Yes, a bonding walk is nice with our kids.
For both parties, it stimulates the love hormone oxytocin which is a bonding and connecting hormone. In an idealistic world, we go for walks and chat and bond. But that isn’t how it always works, is it?
As our kids get older, this hormonal connection moves away from us and toward our child's peers. Sure, they will always have a parent connection, but the availability of this bonding hormone is not as readily available as when they are a cute little cuddly toddler.
As our children get older, we need to rethink our strategies for bonding and connection. If not, we begin to beat ourselves up or take their lack of interest personally and feel the stress of disconnection.
I have parents in my practice who are so disgruntled because it’s nearly impossible to talk with their kids –their kids are angry or irritated with them, and they are sensing the disconnection. They are indeed at odds with comparing the effortless toddler cuddle with the older version who is less giving of the oxytocin hormone.
So how then do we create these moments of pure connectedness?
Let’s look at ways we as parents can stimulate oxytocin, and the reason I say this so mechanically and bluntly is that’s the hormone which will produce the results you are after – love, connection, trust, bonding, and genuine openness. You must become an oxytocin stimulating master.
Here are three rules.
Don’t force it
I’ve tried in the past to get my son to go for a run or doing things in the park like playing frisbee, all to no avail. These would seem like great opportunities to spend time, connect and bond, except one vital element is missing – his desire for it.
With disappointment and frustration at the center of my experience, I could see that because I had time, didn’t mean he was ready to engage. So I just let it be. And an hour or so later, he asked if we could hit some golf balls. I had time, and so we spent a beautiful afternoon bonding together.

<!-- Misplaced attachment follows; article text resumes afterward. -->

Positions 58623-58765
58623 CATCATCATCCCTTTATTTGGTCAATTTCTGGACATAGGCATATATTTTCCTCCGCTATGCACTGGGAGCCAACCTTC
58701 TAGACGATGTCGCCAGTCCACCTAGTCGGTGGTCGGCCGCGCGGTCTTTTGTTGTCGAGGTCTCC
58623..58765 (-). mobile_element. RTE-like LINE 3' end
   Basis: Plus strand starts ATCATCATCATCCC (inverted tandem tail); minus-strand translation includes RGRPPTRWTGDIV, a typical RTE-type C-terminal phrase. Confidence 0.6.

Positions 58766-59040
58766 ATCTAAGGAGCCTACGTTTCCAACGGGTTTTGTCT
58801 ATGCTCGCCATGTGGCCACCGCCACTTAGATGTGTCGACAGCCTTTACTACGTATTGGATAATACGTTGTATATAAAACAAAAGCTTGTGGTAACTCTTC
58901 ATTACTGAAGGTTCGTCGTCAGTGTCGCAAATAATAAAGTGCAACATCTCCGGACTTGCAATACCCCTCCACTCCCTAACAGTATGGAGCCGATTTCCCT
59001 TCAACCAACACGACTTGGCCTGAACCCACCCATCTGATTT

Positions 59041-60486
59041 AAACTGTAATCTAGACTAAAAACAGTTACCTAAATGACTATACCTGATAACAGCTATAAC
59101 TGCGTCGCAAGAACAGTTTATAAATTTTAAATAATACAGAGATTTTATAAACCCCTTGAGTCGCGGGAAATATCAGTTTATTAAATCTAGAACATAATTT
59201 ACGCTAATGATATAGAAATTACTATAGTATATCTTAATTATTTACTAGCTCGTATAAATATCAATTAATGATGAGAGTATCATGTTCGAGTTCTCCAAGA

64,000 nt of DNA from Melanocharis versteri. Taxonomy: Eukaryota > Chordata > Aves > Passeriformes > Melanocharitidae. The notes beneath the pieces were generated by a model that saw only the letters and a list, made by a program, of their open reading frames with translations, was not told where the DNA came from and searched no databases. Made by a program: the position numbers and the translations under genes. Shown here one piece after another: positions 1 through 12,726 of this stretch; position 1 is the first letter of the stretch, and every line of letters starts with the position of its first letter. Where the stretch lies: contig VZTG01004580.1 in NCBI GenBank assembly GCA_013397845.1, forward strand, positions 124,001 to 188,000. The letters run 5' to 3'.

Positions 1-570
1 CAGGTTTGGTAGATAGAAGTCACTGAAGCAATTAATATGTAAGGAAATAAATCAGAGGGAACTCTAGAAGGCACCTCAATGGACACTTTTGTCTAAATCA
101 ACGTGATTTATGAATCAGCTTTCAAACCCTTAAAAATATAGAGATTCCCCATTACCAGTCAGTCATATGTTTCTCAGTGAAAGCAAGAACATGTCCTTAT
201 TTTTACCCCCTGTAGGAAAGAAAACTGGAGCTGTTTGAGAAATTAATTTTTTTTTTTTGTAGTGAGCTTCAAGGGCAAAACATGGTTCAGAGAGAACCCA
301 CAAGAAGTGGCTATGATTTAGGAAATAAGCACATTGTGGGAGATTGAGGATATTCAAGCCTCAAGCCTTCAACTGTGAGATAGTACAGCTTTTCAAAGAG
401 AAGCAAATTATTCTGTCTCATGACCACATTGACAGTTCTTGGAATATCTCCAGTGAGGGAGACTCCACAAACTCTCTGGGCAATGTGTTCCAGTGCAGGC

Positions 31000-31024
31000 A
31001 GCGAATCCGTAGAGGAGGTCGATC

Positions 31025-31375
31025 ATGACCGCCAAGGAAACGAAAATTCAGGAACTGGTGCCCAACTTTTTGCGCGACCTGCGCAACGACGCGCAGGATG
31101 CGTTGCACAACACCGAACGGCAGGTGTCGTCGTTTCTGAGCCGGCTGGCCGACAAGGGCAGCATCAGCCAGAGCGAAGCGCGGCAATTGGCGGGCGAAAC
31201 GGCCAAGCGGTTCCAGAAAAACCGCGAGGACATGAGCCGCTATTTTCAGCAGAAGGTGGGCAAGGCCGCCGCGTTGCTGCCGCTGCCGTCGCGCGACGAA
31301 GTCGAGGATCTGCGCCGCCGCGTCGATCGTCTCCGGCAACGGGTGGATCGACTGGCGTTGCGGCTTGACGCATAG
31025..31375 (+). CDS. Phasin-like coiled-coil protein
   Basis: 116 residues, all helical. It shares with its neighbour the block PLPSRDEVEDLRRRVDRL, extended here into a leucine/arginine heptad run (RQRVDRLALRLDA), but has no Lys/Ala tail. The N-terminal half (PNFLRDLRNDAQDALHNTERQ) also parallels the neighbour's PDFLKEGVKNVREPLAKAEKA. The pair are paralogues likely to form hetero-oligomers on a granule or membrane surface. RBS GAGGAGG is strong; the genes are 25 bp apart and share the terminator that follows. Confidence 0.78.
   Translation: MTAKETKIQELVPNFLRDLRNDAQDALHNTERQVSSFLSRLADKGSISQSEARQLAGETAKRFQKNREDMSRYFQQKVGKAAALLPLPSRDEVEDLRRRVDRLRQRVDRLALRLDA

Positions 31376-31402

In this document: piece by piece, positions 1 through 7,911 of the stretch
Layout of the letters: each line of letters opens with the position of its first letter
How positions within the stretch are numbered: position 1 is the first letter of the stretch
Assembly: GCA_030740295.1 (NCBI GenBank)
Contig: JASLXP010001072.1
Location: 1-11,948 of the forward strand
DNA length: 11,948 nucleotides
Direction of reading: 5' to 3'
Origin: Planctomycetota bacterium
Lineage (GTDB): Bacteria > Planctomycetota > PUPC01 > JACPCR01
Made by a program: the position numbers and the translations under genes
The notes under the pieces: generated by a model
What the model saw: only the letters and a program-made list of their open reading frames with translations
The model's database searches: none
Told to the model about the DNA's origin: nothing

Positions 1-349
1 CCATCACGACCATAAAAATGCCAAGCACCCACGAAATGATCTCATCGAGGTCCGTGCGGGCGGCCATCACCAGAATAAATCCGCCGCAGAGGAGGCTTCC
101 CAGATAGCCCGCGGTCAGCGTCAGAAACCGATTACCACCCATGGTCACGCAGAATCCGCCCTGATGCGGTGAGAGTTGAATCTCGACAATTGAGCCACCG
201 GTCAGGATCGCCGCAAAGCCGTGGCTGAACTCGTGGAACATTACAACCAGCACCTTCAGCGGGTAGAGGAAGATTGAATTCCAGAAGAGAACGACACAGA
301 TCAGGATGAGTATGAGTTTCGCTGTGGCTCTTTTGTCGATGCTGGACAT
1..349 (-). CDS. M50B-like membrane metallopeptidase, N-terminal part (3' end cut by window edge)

Honoring right timing is a must.
Engage with their Interests
Kids are always changing, and they are most open, connected, and emotionally available when they are talking, doing, and engaging in activities they love.
Four years later, my son still talks about the two hours we spent building a Lego set in the back of a coffee shop. At that time, I had all his highest values met, which were Legos and hot chocolate with whip cream. It wouldn’t mean the same thing today if I tried to repeat that success, but he still talks about it to this day.
At that moment, those were two exciting activities, and they got emotionally anchored (bonded) into his nervous system as a connected, loving, and inspired moment.
It’s my job now, to continue to discover what those highest interests are, and work with those – just as it's our job as parents to seek out these new interests are in our children.
Asking more than telling
Picture yourself out for dinner with your spouse. Now, imagine the server coming up to you, and talking about what interests them. How memorable would that be?
If you want to create lasting memories, make your kids feel validated and loved by asking loads of questions about them and what they enjoy. Isn’t that the essence of a great relationship anyway?
It’s human nature to feel loved and connected when someone takes a genuine concern for our lives and what we like. This stimulates oxytocin, the bonding, trusting and love hormone. When this is encouraged, we naturally open up, feel connected, and instantly create memorable moments.
It is an art to be weaving your life and your child’s life together, to stimulate continued growth, bonding, and connection. We have to ensure we are not taking those early years for granted, and that as kids grow, we stretch ourselves to remember what it was like at their age.
Yes, our children love us and want to spend time with us, but not at the expense of sacrificing their new interests.
We must, as conscious parents understand and appreciate them and where they are in their life. That’s the gateway to lasting love, bonding and connection.